Holding money up to house © Kuzma/Shutterstock.com

Dear Dr. Don,
I recently retired at age 63 with a $360,000 pension. Having raised 4 daughters, I have bad credit. Now, I’m having trouble getting a loan to buy a house. So I’m considering purchasing a home with cash, avoiding paying interest on a mortgage. Homes are relatively inexpensive here in Phoenix. I’d still have plenty of money left. And I have my Social Security benefits. What do you think?

Thank you,
— Jeff Jump-start

Dear Jeff,
First, let’s get one thing straight: Having 4 daughters is not an elegant excuse for having bad credit. I hope you aren’t blaming them for the fix you are in. Having said that, I’m here to help! With time, you can fix your credit score. The pension decision, however, would be more permanent.

The lump-sum conundrum

I think the decision whether to take the lump-sum value of your pension is one of the most difficult decisions a retiree faces. You want to be able to meet your retirement income needs and manage the risk of outlasting your income.

Housing costs, of course, are a key income need in retirement. If you use part of your $360,000 to buy a personal residence, you’ve taken care of part of that expense. That leaves property taxes, utilities, maintenance and insurance as recurring costs. By owning the home outright, you have the ability to later take out a home equity conversion mortgage or reverse mortgage to serve as a financial backstop.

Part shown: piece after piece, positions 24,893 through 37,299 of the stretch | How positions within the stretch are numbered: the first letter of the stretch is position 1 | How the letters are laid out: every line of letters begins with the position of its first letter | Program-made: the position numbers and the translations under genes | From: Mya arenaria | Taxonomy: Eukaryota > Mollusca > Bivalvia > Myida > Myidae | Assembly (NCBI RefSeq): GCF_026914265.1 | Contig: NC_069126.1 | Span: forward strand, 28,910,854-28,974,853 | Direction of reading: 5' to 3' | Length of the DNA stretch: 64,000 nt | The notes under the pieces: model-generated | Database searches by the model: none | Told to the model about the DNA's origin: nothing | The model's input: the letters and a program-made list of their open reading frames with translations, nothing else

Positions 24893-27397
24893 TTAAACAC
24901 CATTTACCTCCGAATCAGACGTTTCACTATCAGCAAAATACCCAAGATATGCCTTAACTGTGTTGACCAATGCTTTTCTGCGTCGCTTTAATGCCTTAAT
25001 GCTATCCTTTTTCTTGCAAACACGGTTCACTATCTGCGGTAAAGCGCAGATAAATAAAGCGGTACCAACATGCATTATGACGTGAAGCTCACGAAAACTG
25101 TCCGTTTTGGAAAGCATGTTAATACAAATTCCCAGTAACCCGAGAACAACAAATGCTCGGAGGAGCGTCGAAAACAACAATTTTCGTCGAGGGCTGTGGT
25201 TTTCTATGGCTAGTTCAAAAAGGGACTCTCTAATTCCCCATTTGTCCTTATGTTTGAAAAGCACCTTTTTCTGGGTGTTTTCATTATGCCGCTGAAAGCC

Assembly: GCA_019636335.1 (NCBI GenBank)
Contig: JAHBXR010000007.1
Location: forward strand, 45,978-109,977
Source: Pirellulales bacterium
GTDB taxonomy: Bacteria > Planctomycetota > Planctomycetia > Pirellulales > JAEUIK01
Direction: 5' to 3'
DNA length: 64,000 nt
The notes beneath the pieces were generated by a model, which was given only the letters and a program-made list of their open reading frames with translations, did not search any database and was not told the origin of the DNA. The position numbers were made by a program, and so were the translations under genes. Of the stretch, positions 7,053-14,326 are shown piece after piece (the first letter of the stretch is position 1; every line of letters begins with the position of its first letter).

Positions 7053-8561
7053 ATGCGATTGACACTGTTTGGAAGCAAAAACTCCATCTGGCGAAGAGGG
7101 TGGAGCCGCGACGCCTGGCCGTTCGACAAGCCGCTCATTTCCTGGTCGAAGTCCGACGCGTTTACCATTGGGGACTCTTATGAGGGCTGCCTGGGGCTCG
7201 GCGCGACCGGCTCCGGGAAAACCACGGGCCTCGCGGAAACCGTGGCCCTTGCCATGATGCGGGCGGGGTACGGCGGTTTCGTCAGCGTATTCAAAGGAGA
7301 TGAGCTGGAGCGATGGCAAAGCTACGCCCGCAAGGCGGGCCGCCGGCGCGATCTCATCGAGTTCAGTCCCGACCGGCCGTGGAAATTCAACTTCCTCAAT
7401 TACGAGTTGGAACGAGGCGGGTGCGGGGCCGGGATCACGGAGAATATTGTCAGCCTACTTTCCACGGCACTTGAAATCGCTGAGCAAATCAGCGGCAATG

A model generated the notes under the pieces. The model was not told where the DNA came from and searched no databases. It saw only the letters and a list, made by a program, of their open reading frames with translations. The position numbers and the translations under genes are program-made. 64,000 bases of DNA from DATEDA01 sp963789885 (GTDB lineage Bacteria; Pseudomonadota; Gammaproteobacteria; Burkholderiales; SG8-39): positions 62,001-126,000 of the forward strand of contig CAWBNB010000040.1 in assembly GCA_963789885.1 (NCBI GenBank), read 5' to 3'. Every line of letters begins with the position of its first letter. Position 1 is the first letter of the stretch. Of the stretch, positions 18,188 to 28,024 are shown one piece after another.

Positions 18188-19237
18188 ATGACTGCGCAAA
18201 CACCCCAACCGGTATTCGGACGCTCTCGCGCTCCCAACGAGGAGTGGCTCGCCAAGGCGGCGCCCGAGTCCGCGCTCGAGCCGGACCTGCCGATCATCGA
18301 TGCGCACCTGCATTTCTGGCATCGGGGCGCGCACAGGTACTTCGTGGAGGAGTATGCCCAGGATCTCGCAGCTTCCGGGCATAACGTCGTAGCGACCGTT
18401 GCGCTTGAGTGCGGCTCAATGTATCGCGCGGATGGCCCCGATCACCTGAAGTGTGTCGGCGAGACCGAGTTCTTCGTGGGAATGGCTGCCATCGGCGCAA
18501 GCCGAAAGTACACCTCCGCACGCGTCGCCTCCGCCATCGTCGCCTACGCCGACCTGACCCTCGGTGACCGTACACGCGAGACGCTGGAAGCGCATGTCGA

Social Security timing

You should consider avoiding taking Social Security at least until your full retirement age. If you are single, that means waiting until you’re 66 years, 9 months old.

People typically decide on taking the lump sum thinking they’ll fare better than if receiving the annuity payments being offered by the employer’s pension plan. Some need to fund a retirement expense. It appears you are in the latter camp.

The bottom line

I think you’d be better off taking the lump sum and using some of the money to buy your home. You can also use some of the money for expenses to delay taking Social Security.

Work through this decision with a fee-only financial planner to better understand your retirement income options and investment decisions, including the tax implications of any decision you make.

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